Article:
Types of Insomnia
Transient insomnia, lasting a few days to a week, can be triggered by many things (e.g., excess environmental noise, medications, and extreme temperatures). One type of transient insomnia is jet lag, in which traveling through time zones causes a temporary disruption of the body's circadian rhythm (NHLBI 1995).
Acute insomnia may last for several weeks. Common triggers include emotional stress or conflict, environmental changes, or anxiety associated with going to bed. Acute insomnia can also be triggered by the same things that trigger transient insomnia (American Academy of Sleep Medicine 2001; Ellis 2012).
Chronic insomnia, which may last for months or years, can have profound effects on health, quality of life, productivity, and safety (Roth 2003).
Insomnia Increases Disease Risk and Exacerbates Existing Conditions
Insomnia can lead to elevated levels of cortisol, epinephrine and other "stress" hormones (Bonnet 2010; Zhang 2011). Elevated levels of cortisol can cause weight gain, weaken the immune system, and increase risk of developing diabetes and osteoporosis (Chiodini 2008; Butcher 2005; Duong 2012).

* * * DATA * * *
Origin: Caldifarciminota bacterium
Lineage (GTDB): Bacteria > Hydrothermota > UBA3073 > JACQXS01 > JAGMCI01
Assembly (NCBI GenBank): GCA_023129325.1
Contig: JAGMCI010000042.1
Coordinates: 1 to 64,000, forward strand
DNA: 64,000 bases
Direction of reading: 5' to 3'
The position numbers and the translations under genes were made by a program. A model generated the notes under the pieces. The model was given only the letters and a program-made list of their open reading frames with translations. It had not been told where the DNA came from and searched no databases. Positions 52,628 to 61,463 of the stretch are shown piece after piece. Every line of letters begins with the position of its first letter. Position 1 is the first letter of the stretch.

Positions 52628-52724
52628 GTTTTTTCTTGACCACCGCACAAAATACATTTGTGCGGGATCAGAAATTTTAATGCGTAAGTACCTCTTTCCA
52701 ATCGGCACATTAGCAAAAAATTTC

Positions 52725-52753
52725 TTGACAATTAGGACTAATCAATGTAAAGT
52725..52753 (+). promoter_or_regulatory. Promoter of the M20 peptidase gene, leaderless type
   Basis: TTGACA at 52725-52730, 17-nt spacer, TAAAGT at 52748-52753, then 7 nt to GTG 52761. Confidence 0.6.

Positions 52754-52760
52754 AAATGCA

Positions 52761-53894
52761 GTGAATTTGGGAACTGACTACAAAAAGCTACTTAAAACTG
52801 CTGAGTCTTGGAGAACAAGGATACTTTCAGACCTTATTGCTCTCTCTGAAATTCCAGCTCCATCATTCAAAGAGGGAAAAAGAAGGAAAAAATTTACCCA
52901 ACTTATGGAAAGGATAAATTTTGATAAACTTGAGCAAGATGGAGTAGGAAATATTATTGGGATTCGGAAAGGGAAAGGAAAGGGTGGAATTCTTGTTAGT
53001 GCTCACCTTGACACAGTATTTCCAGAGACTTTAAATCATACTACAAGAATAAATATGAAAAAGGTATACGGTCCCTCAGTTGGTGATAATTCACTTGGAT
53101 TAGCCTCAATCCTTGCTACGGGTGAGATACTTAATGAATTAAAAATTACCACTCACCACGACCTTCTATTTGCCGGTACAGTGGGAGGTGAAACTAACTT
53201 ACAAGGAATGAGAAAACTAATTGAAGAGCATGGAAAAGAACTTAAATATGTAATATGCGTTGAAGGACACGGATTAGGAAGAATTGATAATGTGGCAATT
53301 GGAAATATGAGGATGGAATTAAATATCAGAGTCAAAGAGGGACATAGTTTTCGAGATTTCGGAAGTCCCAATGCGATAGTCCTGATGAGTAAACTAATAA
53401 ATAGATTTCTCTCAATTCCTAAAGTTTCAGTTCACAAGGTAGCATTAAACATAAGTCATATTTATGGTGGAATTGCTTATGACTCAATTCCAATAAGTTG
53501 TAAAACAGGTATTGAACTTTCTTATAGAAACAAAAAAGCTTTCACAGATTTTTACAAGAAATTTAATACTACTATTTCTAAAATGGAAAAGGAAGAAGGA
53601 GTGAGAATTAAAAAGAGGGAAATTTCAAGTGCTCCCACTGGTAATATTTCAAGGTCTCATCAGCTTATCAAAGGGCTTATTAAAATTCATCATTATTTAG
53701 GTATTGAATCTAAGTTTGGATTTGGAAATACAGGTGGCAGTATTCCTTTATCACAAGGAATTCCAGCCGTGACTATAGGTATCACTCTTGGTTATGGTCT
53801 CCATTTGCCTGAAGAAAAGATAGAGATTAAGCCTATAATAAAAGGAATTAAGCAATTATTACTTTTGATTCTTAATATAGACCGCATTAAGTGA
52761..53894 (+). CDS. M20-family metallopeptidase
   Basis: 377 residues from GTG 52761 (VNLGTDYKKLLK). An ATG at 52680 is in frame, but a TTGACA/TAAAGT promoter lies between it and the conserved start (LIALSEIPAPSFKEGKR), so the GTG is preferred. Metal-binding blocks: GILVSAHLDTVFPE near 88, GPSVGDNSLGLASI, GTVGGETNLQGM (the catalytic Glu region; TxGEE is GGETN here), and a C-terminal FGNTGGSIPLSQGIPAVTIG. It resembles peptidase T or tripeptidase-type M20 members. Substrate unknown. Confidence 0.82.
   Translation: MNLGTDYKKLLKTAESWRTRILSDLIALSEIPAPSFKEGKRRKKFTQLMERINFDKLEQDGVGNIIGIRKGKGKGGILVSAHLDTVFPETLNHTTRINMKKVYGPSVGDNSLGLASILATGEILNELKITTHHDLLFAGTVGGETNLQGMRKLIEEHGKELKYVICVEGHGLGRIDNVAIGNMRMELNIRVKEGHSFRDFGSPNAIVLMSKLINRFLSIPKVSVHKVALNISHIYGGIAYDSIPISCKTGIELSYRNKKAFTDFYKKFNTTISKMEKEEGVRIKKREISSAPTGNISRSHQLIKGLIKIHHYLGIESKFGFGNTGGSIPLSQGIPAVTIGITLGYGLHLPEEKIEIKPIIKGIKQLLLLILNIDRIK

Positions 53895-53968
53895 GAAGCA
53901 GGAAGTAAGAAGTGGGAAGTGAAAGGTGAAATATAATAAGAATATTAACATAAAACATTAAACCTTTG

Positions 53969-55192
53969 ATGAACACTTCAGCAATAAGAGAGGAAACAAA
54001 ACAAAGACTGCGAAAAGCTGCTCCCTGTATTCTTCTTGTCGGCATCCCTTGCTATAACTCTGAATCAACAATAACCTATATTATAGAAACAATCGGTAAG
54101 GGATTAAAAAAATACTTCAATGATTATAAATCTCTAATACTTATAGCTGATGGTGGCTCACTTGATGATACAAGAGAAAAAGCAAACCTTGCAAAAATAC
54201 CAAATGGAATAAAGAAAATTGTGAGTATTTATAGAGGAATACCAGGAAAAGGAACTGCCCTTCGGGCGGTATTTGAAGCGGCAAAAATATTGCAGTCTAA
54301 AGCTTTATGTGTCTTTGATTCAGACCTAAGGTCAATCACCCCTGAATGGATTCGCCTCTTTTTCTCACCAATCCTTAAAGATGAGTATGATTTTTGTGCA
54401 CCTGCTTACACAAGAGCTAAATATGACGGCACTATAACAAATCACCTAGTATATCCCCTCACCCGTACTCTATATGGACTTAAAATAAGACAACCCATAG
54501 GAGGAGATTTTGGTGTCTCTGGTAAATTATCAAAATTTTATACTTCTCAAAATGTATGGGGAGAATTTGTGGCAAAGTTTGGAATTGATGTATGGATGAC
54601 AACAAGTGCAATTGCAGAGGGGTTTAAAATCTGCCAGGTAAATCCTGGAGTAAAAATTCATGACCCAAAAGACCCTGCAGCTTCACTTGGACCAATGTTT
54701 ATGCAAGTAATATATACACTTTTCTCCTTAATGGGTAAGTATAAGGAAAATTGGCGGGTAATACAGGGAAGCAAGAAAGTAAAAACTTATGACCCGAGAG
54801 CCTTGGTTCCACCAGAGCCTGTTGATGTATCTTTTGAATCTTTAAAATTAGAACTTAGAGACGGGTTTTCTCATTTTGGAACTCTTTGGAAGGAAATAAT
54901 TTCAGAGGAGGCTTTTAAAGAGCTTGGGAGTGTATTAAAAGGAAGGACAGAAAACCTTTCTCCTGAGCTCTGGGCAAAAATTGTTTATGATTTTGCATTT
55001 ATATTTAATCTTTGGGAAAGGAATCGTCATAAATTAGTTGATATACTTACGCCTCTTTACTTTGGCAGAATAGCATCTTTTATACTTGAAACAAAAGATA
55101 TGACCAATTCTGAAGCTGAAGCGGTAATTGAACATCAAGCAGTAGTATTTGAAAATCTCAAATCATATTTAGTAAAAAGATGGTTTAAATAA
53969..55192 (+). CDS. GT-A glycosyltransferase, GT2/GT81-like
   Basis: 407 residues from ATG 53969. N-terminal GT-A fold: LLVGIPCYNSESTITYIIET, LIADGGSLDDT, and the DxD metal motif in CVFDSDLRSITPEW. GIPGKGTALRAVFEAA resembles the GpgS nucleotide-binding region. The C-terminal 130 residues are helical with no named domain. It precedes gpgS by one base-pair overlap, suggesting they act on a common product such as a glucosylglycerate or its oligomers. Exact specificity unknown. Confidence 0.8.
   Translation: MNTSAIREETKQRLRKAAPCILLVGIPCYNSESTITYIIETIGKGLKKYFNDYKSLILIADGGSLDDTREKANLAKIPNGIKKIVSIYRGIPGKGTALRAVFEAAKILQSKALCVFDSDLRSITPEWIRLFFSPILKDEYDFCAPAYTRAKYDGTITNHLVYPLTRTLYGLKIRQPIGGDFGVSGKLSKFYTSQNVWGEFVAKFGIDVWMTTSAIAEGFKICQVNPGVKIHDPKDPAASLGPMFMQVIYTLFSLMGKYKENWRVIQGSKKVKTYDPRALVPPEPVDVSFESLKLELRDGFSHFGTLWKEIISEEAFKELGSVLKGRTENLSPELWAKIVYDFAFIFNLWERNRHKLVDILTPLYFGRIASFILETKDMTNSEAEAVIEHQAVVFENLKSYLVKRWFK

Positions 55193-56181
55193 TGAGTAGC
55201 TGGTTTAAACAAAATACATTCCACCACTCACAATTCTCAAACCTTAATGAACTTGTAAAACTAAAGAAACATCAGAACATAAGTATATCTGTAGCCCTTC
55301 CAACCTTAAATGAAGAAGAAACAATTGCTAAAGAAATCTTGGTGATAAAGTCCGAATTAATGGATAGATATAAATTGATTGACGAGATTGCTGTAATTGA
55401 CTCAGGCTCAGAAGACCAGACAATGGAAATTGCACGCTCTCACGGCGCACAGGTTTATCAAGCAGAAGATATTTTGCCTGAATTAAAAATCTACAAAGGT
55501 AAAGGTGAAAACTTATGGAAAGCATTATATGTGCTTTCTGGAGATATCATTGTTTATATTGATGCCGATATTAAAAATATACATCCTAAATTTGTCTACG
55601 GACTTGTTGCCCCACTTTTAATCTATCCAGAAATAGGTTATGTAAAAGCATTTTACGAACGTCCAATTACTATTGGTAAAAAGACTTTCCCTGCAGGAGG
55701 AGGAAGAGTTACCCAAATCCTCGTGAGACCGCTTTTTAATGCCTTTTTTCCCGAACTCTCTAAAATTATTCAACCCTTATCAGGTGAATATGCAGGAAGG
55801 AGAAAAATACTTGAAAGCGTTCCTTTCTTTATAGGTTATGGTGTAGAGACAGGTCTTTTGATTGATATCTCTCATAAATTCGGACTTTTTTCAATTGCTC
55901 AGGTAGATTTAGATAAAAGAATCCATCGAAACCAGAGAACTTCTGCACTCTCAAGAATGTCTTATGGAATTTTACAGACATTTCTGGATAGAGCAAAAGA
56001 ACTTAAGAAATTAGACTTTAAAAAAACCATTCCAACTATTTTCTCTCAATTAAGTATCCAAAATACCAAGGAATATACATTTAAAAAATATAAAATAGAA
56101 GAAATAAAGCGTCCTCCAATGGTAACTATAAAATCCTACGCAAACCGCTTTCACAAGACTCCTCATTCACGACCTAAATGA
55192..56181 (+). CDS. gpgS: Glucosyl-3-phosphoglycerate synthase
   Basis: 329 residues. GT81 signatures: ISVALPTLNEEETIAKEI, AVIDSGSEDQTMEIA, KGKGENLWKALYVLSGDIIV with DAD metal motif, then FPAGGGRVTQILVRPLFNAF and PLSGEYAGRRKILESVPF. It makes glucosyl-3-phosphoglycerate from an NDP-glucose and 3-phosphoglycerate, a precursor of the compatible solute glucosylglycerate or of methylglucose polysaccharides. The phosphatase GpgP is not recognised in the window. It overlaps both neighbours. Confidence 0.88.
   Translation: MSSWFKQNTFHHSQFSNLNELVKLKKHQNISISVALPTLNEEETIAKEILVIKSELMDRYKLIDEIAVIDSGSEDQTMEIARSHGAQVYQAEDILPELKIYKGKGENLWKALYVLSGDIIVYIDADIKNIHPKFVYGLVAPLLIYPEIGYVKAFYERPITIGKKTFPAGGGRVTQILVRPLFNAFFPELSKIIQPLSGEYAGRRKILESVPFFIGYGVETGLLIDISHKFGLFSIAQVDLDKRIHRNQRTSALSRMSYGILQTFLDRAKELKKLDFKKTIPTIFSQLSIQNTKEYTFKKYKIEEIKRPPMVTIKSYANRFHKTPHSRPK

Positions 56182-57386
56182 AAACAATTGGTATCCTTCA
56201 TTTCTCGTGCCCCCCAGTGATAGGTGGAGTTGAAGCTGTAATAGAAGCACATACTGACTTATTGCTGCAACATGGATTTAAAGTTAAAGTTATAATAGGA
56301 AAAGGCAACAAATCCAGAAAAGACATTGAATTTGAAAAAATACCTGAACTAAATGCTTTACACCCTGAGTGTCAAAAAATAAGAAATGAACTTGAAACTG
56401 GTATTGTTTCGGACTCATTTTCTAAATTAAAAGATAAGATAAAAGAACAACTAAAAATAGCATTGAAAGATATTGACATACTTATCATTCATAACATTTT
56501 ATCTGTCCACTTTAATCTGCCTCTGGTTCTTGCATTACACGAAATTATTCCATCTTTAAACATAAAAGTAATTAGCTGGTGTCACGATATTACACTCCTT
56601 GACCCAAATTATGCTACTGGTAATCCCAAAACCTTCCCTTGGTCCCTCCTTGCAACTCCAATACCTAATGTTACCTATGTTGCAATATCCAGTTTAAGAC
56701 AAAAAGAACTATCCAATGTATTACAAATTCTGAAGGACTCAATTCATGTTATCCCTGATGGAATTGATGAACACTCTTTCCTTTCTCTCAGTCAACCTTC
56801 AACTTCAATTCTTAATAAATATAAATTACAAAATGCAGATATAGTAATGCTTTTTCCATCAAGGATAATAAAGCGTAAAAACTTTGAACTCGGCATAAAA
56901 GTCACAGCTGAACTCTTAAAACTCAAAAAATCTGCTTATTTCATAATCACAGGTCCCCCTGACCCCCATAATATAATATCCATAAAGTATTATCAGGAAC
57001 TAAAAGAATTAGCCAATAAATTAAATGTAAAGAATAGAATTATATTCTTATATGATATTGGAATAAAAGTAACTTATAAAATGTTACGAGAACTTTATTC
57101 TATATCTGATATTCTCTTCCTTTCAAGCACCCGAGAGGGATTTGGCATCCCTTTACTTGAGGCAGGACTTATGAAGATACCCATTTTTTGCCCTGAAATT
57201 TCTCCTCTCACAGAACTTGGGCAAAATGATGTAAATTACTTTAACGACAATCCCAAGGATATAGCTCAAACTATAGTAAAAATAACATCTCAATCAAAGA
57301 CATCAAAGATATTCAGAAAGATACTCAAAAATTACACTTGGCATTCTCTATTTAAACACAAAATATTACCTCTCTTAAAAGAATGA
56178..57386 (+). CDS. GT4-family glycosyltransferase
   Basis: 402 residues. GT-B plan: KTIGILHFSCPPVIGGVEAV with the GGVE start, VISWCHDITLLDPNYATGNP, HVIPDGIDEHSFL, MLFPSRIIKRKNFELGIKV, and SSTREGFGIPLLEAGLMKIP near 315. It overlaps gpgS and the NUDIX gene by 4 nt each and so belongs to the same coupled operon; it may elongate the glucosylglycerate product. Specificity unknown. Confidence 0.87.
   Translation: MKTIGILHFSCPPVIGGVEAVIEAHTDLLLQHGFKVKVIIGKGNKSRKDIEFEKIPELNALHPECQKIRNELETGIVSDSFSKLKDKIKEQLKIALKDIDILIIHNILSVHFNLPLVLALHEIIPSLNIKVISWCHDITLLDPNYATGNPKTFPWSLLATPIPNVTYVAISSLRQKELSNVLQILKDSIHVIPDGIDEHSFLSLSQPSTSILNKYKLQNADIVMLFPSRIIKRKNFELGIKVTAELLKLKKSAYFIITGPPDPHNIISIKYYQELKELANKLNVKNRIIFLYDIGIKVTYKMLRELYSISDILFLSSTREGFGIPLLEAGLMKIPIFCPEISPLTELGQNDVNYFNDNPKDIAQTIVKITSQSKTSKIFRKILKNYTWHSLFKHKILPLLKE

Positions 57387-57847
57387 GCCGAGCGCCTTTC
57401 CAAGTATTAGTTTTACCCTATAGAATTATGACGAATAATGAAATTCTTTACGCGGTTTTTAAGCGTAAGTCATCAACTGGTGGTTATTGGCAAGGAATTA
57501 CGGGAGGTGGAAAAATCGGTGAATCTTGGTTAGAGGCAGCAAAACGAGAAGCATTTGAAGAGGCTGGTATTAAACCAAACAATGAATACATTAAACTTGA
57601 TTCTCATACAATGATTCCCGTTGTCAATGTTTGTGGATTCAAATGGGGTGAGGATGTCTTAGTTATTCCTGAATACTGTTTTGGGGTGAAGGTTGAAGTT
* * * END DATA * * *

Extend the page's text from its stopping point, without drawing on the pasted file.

In addition, insomnia triggers the release of chemicals (e.g., interleukin-6 [IL-6] and tumor necrosis factor-alpha [TNF–α]) that promote inflammation, which is associated with arthritis, inflammatory bowel disease, heart disease, and other conditions (Irwin 2006).
Insomnia can exacerbate chronic pain conditions by causing heightened sensitivity to pain and interfering with the body's ability to modulate central pain signals (Smith 2009). As a result, poor sleep can increase the amount of pain perceived by people with chronic pain disorders (e.g., osteoarthritis and fibromyalgia). Therefore, treating insomnia may help reduce pain in individuals with chronic pain disorders.
A study reported that among healthy individuals, average sleep duration of six hours or less per night was associated with a four-fold increased riskof stroke compared to sleep duration of 7 – 8 hours (UAB News 2012).